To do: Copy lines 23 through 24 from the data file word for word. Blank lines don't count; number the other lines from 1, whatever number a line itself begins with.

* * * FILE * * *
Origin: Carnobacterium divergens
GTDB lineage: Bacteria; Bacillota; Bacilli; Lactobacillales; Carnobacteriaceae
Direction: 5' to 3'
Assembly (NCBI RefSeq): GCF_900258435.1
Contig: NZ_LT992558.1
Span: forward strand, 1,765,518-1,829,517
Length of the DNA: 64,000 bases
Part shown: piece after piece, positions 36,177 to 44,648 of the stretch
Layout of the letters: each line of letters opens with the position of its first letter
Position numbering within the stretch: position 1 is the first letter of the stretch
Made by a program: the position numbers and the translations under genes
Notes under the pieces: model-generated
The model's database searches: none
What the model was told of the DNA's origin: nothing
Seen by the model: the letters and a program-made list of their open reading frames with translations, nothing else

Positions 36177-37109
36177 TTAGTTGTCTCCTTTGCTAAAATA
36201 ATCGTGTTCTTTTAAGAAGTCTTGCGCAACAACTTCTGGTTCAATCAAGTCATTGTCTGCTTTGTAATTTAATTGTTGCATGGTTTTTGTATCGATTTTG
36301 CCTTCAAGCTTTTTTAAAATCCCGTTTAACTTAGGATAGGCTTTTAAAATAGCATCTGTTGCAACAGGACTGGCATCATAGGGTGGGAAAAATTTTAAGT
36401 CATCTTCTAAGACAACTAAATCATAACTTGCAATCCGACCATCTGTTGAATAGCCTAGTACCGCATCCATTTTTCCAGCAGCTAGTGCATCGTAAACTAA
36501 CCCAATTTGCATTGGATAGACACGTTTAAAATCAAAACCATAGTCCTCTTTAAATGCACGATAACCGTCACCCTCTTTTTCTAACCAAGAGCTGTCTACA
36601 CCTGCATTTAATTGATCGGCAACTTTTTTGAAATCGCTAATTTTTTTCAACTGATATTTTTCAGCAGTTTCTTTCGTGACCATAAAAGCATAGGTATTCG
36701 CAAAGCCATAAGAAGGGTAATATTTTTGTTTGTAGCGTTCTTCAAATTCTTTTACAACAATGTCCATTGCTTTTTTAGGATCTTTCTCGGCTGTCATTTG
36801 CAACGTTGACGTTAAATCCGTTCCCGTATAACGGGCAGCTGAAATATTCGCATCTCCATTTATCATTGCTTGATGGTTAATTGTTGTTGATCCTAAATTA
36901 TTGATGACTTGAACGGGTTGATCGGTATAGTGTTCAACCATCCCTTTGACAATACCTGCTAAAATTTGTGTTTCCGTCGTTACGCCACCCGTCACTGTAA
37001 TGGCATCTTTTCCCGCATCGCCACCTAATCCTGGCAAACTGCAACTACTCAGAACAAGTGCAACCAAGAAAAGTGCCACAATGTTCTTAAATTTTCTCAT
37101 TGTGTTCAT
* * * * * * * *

36701 CAAAGCCATAAGAAGGGTAATATTTTTGTTTGTAGCGTTCTTCAAATTCTTTTACAACAATGTCCATTGCTTTTTTAGGATCTTTCTCGGCTGTCATTTG
36801 CAACGTTGACGTTAAATCCGTTCCCGTATAACGGGCAGCTGAAATATTCGCATCTCCATTTATCATTGCTTGATGGTTAATTGTTGTTGATCCTAAATTA